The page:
Emergency rooms overcrowded with uninsured patients is a staple of our debate over the woes of our health care system. Representative headlines include "Uninsured patients flood emergency rooms" from Reuters on MSNBC, "Uninsured patient load is straining emergency rooms" from Cox News, and "Emergency rooms feel fiscal pain; Uninsured patients cost hospitals, docs millions, study says" in the San Francisco Chronicle.
Hospital emergency rooms may indeed be overcrowded, but they are mainly filled with people who have some form of health insurance. The New York Times reports a new study which finds:
People who frequent emergency rooms are widely assumed to be there because they lack insurance, the implication being that their complaints are too minor to take up the E.R.'s valuable time. A new study argues that this is largely a myth. In Annals of Emergency Medicine, researchers say they have found that most patients who make frequent emergency room visits are insured and have a regular source of health care….The study found that 84 percent of the frequent users had insurance and that 81 percent had regular health providers.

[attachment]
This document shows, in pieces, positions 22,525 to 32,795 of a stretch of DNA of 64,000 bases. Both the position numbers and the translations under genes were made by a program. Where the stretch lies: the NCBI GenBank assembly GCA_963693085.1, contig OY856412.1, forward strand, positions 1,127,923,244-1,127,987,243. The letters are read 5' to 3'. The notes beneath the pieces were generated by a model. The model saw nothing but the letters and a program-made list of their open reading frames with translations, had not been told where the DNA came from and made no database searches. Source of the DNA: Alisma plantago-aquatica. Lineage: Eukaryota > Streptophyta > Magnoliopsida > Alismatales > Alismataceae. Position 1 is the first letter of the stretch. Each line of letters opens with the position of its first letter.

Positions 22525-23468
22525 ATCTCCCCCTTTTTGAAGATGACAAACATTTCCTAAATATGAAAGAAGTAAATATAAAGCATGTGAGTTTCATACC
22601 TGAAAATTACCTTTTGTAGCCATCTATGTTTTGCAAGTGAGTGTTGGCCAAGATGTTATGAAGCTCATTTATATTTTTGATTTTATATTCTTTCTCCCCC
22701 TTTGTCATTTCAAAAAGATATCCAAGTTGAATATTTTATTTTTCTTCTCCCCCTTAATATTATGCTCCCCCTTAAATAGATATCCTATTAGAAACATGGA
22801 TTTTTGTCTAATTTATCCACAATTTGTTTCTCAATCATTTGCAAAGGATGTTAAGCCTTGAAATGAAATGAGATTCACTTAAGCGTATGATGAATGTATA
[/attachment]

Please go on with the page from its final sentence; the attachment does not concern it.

Of course, hospitals have to cover their costs for treating the 16 percent of emergency room patients who don't have health insurance by boosting the bills for insured patients. If every patient could pay for emergency room care, then hospitals that are losing money on their ERs now would not be forced to close them down. This is why mandatory private health insurance (with vouchers for poor people) is a good alternative to our slow slide toward socialized medicine.